Amla

Amla (Phyllanthus emblica) or Indian gooseberry, is one of the most important herbs in Ayurveda's pharmacopoeia. Amla is one of the major ingredients in two of the most famous Ayurvedic preparations; triphala and chywanaprash (Pukka Golden Preserve). Triphala is a traditional tonic for the whole digestive system, nourishing and strengthening it from the inside out. Golden Preserve is a traditional Ayurvedic elixir tonic jam that is a superb rejuvenative for the immune system, in particular the lungs, all three Ayurvedic doshas and the reproductive system. The fruit is extremely sour when you bite into it, but after a few minutes it leaves you with a surprisingly sweet aftertaste. This 'post digestive' taste is referred to as vipaka in Ayurveda and is a special insight of Ayurvedic genius. The sweet after-effect indicates its potent rejuvenative properties. Amla can be literally translated to mean 'sour'.

Amla is particularly effective for reducing inflammation in the digestive tract, acts as a mild laxative and also strengthens the heart. Amla berries are incredibly powerful antioxidants with high levels of naturally occurring bioflavonoids and Vitamin C that make this herb very protective for the heart and blood vessels as well as the immune system. Amla is considered to be an immunostimulant, enhancing overall immunity and supporting the non-specific immune response. In Ayurveda, amla is also revered as a hepatoprotective agent that protects against chemical induced carcinogenesis and oxidative stress. The stabilising and protective nature of this particular herb indicates its use to help prevent and treat any damage associated with connective tissue disorders, free radical exposure and also autoimmune based conditions.

The plant

Amla is a small to medium sized tree that grows throughout the Indian subcontinent. Commonly known as ‘Indian Gooseberry’, it has marble-sized green fruits, which are slightly larger but rounder and less hairy than their European cousins.

The fruits are traditionally collected from trees in the wild. In recent decades, with demand outstripping available supply, efforts have been made to bring it under cultivation and, now, large-fruited hybridised types are grown on a large scale in many parts of the country.

Pukka use a combination of wild collected and cultivated amla from the state of Karnataka in southern India and Rajasthan in the north. In many cases the fruit comes from wild trees growing on the borders of fields and in hedgerows on organic farms, just as Pukka may expect to find hawthorn growing on farms in the UK.

Harvesting and processing

The fruits are normally harvested when the first few fruits have started naturally falling from the tree. The most common method is for someone to shake the branches or to beat them with a stick whilst four others hold out a large sheet or tarpaulin to catch the falling fruit. If the tree is too big to shake or reach, the collector may climb the tree with a sack.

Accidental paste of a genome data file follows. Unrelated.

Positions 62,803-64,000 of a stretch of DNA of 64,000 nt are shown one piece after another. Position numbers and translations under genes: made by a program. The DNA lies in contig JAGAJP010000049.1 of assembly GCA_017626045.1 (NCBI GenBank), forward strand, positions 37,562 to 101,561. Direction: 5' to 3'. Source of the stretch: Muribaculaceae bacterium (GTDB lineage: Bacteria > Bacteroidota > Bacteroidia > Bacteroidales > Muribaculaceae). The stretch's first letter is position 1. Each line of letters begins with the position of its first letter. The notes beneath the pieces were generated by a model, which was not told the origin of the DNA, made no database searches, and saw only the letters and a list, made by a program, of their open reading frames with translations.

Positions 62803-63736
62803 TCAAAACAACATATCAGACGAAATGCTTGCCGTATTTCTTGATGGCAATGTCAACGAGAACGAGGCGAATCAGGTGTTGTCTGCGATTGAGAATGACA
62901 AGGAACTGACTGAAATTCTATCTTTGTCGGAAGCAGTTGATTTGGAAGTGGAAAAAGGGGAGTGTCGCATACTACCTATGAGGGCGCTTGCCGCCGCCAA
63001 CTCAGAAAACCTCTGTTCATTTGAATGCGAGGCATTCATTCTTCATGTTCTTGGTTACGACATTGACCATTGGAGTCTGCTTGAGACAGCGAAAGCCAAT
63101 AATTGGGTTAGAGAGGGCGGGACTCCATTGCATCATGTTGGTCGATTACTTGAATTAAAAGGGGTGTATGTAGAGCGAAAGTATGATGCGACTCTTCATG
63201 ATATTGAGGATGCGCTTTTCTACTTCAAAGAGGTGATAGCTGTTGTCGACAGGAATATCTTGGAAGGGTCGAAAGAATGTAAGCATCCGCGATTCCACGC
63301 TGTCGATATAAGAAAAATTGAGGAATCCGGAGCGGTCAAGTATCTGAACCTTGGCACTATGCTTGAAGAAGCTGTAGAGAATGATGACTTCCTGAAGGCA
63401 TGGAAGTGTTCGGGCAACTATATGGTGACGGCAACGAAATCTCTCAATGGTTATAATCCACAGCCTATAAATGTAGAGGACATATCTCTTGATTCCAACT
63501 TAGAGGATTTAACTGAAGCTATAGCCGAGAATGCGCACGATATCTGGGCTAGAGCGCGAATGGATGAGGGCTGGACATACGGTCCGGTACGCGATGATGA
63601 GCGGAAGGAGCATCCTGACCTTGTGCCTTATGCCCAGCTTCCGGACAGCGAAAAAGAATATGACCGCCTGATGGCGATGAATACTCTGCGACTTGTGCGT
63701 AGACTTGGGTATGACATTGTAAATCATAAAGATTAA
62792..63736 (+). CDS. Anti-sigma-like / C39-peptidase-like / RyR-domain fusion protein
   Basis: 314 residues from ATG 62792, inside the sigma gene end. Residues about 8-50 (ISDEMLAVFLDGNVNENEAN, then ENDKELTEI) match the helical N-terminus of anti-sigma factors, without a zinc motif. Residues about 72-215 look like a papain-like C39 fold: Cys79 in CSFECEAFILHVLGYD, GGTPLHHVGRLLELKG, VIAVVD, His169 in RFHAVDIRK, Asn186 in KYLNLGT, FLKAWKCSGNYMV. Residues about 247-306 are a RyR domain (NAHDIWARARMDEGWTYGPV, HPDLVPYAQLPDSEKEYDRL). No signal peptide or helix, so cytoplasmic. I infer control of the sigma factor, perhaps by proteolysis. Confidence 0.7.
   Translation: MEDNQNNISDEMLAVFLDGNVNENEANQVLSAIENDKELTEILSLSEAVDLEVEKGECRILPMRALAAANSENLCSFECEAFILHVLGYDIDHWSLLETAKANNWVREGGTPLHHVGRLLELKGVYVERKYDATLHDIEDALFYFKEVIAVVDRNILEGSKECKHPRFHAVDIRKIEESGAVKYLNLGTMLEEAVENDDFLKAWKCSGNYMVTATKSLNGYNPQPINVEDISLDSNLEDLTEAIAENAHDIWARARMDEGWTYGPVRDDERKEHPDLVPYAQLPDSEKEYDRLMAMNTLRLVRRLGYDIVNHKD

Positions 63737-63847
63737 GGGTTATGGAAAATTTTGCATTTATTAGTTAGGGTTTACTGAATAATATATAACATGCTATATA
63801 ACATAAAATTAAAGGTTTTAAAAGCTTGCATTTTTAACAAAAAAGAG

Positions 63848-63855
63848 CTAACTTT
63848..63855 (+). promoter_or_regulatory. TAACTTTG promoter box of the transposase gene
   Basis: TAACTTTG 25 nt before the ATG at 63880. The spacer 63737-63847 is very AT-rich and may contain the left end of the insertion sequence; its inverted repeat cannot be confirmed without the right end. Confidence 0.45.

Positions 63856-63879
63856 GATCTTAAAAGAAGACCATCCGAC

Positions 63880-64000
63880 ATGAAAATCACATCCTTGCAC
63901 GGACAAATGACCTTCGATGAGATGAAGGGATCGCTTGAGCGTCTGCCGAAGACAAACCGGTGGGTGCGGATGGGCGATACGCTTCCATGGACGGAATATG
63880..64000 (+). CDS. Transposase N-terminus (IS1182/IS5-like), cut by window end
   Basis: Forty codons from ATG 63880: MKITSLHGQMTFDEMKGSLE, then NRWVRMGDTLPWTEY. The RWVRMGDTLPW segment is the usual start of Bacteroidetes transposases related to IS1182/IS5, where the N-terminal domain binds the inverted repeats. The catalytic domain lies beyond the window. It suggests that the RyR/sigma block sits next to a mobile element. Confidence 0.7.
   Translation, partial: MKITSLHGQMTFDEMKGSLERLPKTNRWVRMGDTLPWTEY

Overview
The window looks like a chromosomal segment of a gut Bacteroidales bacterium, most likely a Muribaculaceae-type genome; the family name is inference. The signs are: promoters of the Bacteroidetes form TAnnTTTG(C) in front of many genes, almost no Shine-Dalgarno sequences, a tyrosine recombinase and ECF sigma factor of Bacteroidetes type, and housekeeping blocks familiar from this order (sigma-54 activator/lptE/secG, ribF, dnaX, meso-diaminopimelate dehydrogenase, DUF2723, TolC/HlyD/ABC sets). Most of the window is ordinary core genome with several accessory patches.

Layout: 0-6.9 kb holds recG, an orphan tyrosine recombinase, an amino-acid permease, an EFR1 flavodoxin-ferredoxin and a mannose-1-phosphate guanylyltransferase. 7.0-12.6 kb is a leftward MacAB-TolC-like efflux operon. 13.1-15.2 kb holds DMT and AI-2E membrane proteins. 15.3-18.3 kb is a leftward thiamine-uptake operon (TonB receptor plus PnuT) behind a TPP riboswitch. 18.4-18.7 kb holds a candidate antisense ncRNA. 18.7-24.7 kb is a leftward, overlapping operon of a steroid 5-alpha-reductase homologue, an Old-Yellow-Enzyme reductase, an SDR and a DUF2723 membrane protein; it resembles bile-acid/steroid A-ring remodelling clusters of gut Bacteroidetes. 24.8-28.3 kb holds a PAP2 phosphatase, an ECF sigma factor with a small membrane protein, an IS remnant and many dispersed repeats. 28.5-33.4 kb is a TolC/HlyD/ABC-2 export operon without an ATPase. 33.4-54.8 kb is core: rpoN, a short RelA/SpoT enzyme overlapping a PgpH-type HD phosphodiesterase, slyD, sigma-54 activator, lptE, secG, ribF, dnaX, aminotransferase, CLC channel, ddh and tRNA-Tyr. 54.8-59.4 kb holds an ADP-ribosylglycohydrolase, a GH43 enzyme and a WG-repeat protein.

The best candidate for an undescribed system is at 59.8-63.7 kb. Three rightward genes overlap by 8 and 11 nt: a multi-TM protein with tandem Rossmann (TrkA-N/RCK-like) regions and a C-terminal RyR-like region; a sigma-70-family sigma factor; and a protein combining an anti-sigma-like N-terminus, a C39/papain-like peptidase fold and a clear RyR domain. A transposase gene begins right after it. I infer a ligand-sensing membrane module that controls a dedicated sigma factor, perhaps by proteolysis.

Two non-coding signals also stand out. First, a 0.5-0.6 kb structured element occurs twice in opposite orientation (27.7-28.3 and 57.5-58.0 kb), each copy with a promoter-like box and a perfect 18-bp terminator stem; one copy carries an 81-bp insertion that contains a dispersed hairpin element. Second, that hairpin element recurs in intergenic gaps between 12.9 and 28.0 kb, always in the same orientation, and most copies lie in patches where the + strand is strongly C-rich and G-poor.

Amla is a surprisingly hard fruit, which makes it difficult to remove the large seed from its centre. The majority of amla processors boil or blanch the fruit to soften it, which makes it easier to split open but reduces its medicinal value and creates dark coloured segments when dried. To retain all the fruit’s original properties Pukka prefer to separate the stone by grating away the fresh fruit from around it. The freshly grated amla is then dried to produce beautiful golden coloured flakes.

Organic pioneers

Pukka have met many organic farmers who supply us with amla fruits, but one in particular stands out. Mahesh Gowda was the first farmer in his village to embrace organic farming, and focused on growing low-input crops, including amla trees, that are naturally resistant to pests and diseases. As with so many organic pioneers, he was ridiculed by neighbouring farmers, who told him that he would face heavy losses.

In 2010 Mahesh teamed up with Pukka's partners in Bangalore, who helped him with the costs and paperwork of organic certification and started buying his produce at a premium price. One by one his neighbours changed their tune and started taking an interest in organic farming. Now there are several farmers certified organic and many more in conversion – one of many examples of how a single organic pioneer can ignite a mini-revolution in his or her community.

Interesting facts

The Indian gooseberry has a number of different names: while 'amla' is the original Hindi name, you'll also find it described as 'amalaki' in Sanskrit and 'dhatri' in Ayurveda. With 'dhatri' meaning 'mother' or 'nurse', it's those nurturing properties that make it such an important part of many of Pukka's supplements.

A little bit of chemistry...

One of the primary constituents found in this fruit is naturally occurring ascorbic acid, more commonly known as Vitamin C. Vitamin C is an important co-factor in numerous enzymatic processes in the body including blood vessel formation, wound healing mechanisms, iron absorption and energy transfer. It is also a crucial component in protecting cellular membranes and, of course, the immune system, through its antioxidant capacities.

Amla is also high in protective bioflavonoids such as gallic acid, ellagic acid and rutin which are effective antioxidants, providing a deep level of cellular protection. They have been shown to offer cell regulating effects by correcting mutagenic behaviour offering chemoprotective effects. Ellagic acid specifically, has been noted to protect normal cells from radiation damage. Overall, these compounds have broad anti-inflammatory benefits that have the ability to stabilise connective tissue, blood vessels, bones, hair and the eyes.


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Ayur~ meaning Life. ~Veda meaning Science or Knowledge.
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